The consequences of being sales-driven during the chasm period are, to put it simply, fatal. Here’s why: The sole goal of the company during this stage of market development must be to secure a beachhead in a mainstream market – that is, to create a pragmatist customer base that is referenceable, people who can, in turn, provide us access to other mainstream prospects. To capture this reference base, we must ensure that our first set of customers completely satisfy their buying objectives. [p.68]
“The segment-targeting company can expect word-of-mouth leverage early in its crossing-the-chasm marketing effort, whereas the sales-driven company will get it much later, if at all. This lack of word of mouth, in turn, makes selling the product that much harder, thereby adding to the cost and unpredictability of sales. … So, if we want market leadership early on – and we do, since we know pragmatists tend to buy from market leaders, and our number one marketing goal is to achieve a pragmatist installed base that can be referenced – the only right strategy is to take a “big fish, small pond” approach. Segment. Segment. Segment.” … “Make a total commitment to the niche, and then do your best to meet everyone else’s needs with whatever resources you have left over.” [p.69]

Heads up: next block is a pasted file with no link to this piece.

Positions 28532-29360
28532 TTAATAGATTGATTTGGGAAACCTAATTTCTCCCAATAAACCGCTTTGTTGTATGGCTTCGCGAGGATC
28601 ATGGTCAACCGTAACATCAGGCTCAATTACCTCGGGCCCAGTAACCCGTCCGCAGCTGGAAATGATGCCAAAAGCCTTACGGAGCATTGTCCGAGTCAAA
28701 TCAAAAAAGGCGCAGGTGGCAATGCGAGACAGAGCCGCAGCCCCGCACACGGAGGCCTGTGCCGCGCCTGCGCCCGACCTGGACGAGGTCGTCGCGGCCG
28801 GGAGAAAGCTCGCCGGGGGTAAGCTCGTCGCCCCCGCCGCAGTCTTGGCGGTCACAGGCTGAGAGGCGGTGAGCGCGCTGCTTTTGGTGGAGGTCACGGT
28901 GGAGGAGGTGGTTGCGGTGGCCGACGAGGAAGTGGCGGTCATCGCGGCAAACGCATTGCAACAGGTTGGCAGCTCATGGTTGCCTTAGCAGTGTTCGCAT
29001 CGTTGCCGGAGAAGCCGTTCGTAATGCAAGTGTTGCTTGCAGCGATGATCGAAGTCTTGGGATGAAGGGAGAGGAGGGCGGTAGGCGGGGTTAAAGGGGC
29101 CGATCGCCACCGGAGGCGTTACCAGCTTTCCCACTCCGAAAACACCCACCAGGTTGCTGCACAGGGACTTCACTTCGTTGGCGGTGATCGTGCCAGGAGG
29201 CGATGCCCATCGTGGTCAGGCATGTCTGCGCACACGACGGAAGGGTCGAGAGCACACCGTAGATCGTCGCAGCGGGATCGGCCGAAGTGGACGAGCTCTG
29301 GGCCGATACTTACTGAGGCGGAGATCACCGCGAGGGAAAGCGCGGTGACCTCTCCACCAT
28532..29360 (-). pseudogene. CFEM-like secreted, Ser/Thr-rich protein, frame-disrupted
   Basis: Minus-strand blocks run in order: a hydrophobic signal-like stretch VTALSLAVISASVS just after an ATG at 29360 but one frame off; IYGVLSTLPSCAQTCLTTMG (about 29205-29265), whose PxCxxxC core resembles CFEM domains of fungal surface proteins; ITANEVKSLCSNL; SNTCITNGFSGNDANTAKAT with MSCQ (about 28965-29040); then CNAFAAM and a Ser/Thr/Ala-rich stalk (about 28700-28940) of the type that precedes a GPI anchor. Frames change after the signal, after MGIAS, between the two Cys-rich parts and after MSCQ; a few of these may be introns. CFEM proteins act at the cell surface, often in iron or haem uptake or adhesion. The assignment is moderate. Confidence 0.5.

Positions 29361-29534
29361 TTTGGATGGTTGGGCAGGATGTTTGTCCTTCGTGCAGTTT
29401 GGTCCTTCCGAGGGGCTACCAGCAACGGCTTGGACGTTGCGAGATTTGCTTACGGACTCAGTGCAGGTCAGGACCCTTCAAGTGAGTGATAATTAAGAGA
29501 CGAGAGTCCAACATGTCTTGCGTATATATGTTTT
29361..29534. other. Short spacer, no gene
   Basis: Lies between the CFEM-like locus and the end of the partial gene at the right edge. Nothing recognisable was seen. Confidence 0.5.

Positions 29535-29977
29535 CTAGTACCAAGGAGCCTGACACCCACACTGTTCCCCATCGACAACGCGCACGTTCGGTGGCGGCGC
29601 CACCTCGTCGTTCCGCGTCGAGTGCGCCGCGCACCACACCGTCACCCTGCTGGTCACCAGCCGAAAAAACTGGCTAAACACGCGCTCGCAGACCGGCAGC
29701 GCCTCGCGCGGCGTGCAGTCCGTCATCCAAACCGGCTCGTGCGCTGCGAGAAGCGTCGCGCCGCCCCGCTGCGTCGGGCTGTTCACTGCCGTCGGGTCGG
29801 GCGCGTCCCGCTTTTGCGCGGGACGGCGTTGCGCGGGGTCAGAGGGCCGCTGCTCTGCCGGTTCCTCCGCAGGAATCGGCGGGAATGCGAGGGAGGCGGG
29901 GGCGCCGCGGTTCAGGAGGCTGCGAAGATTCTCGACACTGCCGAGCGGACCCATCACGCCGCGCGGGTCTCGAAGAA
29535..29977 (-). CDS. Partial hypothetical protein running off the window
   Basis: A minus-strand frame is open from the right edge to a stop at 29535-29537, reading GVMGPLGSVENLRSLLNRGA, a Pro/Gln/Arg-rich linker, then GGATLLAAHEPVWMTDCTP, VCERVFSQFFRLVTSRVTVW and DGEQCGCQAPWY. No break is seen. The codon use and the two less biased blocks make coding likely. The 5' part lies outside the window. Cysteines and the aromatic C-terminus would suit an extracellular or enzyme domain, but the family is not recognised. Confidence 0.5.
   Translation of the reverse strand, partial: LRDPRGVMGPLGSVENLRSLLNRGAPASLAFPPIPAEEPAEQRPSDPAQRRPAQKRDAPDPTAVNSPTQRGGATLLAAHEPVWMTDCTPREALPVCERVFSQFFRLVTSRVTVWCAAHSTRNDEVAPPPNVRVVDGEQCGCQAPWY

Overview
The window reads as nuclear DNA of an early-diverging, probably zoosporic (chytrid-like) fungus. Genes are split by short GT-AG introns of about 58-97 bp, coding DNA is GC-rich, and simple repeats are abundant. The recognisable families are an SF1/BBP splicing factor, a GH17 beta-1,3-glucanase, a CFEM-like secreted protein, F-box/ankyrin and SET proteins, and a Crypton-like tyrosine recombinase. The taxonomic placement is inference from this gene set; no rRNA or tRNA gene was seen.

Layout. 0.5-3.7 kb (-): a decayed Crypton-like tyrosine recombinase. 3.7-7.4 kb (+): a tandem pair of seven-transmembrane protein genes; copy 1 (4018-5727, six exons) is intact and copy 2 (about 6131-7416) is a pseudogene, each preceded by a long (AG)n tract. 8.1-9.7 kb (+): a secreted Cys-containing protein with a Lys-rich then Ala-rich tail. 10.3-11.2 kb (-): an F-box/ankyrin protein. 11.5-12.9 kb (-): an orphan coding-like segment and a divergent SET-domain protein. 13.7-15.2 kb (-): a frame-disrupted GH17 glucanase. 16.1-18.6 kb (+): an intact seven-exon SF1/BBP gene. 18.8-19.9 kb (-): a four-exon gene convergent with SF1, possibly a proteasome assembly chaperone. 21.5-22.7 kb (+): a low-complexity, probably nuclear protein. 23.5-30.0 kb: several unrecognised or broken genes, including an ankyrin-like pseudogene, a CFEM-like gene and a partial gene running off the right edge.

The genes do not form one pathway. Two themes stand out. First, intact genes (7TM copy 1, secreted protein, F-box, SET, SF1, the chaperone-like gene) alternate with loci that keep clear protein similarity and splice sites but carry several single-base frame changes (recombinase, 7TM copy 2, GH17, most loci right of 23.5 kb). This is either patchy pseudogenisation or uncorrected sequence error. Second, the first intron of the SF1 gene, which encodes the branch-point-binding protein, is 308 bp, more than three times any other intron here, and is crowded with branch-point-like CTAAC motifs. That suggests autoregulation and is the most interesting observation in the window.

“Winning the beachhead, knocking over the head pin, creates a dynamic of follow-on adoption, opening up new opportunities, in part from leveraging a solution from one niche to another, in part from word of mouth interaction between customers in adjacent niches.” … “The fundamental principle for crossing the chasm is to target a specific niche market as your point of attack and focus all your resources on achieving the dominant leadership position in that segment.” [p.77]
“Can’t we go after more than one target? The simple answer is no… You cannot cross the chasm in two places.” Move into adjacent niches after you’ve conquered the first one. [p.99]